June 30th…Deadliest Day On Iowa Roadways
(Le Mars) — Today…June 30th is a day the Iowa State Patrol and other law enforcement agencies have circled on their calendars. The reason is because this day has been historically the deadliest day on the state’s highways. Trooper John Farley explains.
Farley says it doesn’t matter which day June 30th would fall on, it has been proven to be the deadliest on the roadways.
Farley says the Iowa State Patrol establishes an annual goal to have fewer than 300 fatalities from vehicle accidents. He says because of the COVID-19 virus there have been considerable fewer motorists on the roadways this year compared to past years, which has meant fewer fatality accidents.
The Iowa State Patrol trooper says it has been sometime since the state had fewer than 300 annual fatal vehicle accidents.
Last year, according to Farley, Iowa finished the year with 322 fatalities from motor vehicle accidents. Farley says drivers need to remember to slow down, buckle up, avoid distractions, and drive sober.
Sioux Rapids Police Chief Suspended For Social Media Comment
(Spencer) — The Sioux Rapids City Council has decided on disciplinary action for their Chief of Police over a comment he made on social media.
Chief Tim Porter posted a comment on an image of a truck attempting to drive through a crowd of Black Lives Matter protesters in Des Moines. It read: “Hit the Gas and Hang on over the speed bumps.” Porter later apologized for the post, saying it was made on the wrong post. After a closed session, the city
council decided on two weeks suspension without pay and to have the council and Porter take a sensitivity course.
Governor Signs Legislative Bills
(Des Moines) — Governor Kim Reynolds has taken action on a host of bills, including three that deal with marijuana, alcohol and cigarettes.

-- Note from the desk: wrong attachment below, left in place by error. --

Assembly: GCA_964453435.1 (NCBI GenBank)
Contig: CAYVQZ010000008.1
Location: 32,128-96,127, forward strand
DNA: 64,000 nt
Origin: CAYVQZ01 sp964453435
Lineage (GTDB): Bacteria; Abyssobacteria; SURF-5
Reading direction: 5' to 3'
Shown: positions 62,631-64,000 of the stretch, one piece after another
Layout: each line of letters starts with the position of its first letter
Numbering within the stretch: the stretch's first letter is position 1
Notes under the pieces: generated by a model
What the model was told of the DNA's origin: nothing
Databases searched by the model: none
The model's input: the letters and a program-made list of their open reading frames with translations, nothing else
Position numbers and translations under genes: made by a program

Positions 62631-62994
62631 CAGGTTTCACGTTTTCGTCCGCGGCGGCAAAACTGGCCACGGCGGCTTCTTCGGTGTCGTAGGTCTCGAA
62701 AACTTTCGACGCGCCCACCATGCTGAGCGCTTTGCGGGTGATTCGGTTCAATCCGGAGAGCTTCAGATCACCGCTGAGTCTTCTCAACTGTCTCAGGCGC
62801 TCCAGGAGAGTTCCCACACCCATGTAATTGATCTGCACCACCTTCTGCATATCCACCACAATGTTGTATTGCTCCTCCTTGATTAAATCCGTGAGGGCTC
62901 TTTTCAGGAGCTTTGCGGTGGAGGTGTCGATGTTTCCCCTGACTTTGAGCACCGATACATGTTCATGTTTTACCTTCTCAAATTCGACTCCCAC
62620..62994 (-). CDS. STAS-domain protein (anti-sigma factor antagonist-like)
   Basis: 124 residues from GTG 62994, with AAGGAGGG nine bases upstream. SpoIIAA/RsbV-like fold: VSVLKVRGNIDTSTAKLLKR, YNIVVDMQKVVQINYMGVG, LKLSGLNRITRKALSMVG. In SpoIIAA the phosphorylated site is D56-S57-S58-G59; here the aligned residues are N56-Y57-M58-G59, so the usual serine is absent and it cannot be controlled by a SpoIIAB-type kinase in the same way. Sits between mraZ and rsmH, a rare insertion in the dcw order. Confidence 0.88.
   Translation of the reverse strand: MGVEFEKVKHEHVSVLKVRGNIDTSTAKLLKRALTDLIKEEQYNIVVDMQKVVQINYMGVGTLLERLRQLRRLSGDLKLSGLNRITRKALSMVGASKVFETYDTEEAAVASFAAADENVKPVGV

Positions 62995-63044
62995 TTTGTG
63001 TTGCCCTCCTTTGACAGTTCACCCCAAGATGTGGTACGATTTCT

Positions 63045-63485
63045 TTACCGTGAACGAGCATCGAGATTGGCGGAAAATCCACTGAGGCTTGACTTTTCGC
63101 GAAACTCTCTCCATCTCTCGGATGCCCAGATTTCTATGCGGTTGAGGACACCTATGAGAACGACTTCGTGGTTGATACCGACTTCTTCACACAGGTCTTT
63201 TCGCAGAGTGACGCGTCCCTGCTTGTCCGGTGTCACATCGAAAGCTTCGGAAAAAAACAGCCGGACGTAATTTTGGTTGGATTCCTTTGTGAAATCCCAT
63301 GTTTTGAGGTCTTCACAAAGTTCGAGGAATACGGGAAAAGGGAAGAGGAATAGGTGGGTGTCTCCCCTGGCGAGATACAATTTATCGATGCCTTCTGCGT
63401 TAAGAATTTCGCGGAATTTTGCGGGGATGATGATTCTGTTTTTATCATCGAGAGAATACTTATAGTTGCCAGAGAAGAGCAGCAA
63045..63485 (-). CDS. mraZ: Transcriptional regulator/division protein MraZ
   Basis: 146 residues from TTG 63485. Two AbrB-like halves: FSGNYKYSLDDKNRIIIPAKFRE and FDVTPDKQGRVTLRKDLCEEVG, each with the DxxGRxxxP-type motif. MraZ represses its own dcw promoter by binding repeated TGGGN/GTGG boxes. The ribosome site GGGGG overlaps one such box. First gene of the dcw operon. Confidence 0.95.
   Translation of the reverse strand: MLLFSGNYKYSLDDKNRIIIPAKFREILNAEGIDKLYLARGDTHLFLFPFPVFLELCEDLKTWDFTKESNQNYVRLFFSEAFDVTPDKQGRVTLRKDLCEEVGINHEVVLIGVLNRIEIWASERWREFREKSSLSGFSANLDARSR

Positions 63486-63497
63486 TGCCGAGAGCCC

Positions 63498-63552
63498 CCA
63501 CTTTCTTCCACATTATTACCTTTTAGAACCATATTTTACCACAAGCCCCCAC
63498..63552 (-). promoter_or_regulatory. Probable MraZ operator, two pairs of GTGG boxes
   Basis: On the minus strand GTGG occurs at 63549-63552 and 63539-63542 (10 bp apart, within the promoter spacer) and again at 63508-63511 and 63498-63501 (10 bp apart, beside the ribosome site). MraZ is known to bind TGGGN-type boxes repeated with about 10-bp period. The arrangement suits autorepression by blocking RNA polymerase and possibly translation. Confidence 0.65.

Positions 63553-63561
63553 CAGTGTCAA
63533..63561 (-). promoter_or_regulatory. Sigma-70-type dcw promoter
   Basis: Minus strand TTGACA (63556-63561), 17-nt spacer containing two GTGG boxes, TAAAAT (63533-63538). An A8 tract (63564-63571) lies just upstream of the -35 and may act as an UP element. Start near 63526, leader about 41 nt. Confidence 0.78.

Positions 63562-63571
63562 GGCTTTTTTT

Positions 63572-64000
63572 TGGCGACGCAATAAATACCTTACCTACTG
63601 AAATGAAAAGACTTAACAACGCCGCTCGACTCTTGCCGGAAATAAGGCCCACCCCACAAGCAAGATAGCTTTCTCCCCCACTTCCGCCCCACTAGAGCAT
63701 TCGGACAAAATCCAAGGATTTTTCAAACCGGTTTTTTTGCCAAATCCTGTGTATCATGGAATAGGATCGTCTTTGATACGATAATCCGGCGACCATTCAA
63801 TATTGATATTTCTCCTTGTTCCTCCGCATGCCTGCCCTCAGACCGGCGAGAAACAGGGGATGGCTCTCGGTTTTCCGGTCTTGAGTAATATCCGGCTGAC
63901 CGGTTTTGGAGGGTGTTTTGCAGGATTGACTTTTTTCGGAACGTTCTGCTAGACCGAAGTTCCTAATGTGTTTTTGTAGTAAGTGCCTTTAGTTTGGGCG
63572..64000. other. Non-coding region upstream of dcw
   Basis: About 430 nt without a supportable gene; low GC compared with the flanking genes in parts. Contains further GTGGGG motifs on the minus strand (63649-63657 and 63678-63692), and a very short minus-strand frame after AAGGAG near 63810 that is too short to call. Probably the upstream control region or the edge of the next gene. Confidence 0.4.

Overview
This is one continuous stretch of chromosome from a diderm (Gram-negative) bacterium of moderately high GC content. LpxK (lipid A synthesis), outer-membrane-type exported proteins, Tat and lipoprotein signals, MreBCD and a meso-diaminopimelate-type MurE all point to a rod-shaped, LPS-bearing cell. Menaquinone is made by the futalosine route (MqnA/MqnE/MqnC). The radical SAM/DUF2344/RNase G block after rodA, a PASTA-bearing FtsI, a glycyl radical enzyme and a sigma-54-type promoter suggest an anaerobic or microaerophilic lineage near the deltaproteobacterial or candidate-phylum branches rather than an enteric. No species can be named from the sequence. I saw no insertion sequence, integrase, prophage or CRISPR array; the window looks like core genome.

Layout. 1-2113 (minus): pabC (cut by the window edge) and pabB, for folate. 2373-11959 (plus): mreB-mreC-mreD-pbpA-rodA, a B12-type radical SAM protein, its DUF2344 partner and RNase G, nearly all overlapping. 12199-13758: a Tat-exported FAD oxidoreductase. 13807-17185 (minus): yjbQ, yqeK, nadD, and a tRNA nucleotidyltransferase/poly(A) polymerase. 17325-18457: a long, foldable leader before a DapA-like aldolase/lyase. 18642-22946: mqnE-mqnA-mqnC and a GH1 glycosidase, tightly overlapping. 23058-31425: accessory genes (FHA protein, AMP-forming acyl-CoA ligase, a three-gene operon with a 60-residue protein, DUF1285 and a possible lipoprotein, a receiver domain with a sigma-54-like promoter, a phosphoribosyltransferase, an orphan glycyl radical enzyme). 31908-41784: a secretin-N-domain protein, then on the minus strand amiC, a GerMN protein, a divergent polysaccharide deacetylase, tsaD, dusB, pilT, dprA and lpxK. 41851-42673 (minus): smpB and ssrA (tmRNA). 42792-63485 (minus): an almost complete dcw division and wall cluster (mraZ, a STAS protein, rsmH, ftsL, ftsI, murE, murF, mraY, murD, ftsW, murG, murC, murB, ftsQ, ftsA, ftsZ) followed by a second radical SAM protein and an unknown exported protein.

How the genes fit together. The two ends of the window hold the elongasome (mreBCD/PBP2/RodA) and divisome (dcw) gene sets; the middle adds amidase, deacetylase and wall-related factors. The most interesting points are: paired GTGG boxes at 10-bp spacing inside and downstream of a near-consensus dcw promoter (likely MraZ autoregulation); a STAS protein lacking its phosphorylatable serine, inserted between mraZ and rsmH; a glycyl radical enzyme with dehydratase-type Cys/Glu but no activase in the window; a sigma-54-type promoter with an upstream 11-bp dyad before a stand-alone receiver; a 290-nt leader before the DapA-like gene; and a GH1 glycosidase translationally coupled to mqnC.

When bars and restaurants were closed this spring due to the pandemic, Governor Reynolds issued a proclamation allowing the sale of carry-out cocktails in addition to take-out food. Now, Iowa has become the first state to permanently allow bars and restaurants to sell mixed drinks to go.
The governor has also signed a bill into law that changes the state’s medical marijuana program. The new 90-day dosage maximum is four-and-a-half grams of T-H-C — the active ingredient in cannabis and physicians assistants, nurse
practitioners and podiatrists may now sign the paperwork so Iowans can legally buy cannabis products at state-licensed dispensaries. Post-traumatic stress and severe intractable autism are now on the list of conditions for which medical professionals may recommend cannabis as a treatment.
Reynolds has also signed the bill that raises the legal age for buying tobacco products from 18 to 21. It mirrors a recent federal change, lets local officials start ticketing violators and ensures Iowa doesn’t lose $3.2 million in federal funding for substance abuse programs.
Penalties for animal abuse will be increased by another bill the governor signed. She’s also approved creation of a “blue alert” similar to “amber alerts” for suspected of child kidnapping. A blue alert will go out statewide if someone in law enforcement has been seriously injured or killed and there’s a threat to the public from a suspect or suspects who haven’t been arrested.
Governor Reynolds Signs Animal Cruelty Bill Into Law
(Des Moines, IA) — A bill signed into law by Governor Kim Reynolds will strengthen Iowa’s animal cruelty laws. The Community and Pet Protection Act passed the House unanimously and the Senate on a 44-to-4 vote. Supporters
call it a significant step forward for a state that had been ranked low for its animal protection laws. It increases penalties for animal abuse and neglect and removes an exemption that bars owners from being charged for abusing their own animal. The law also clarifies food, water and shelter requirements to address animal welfare concerns. Livestock is not included in the new law.
2020 Farm Progress Show Cancelled in Boone
(Boone, IA) — The 2020 Farm Progress will not go on as scheduled this September in Boone. Officials decide to cancel the event Monday because of “rapidly changing conditions related to the COVID-19 pandemic.” Organizers had planned to have the show with physical distancing and other health and safety precautions. But after more than half of U-S states saw a spike in cases, they reconsidered bringing thousands of exhibitors and visitors to Boone. Farm Progress leaders say there will be a virtual experience with more details in the coming weeks.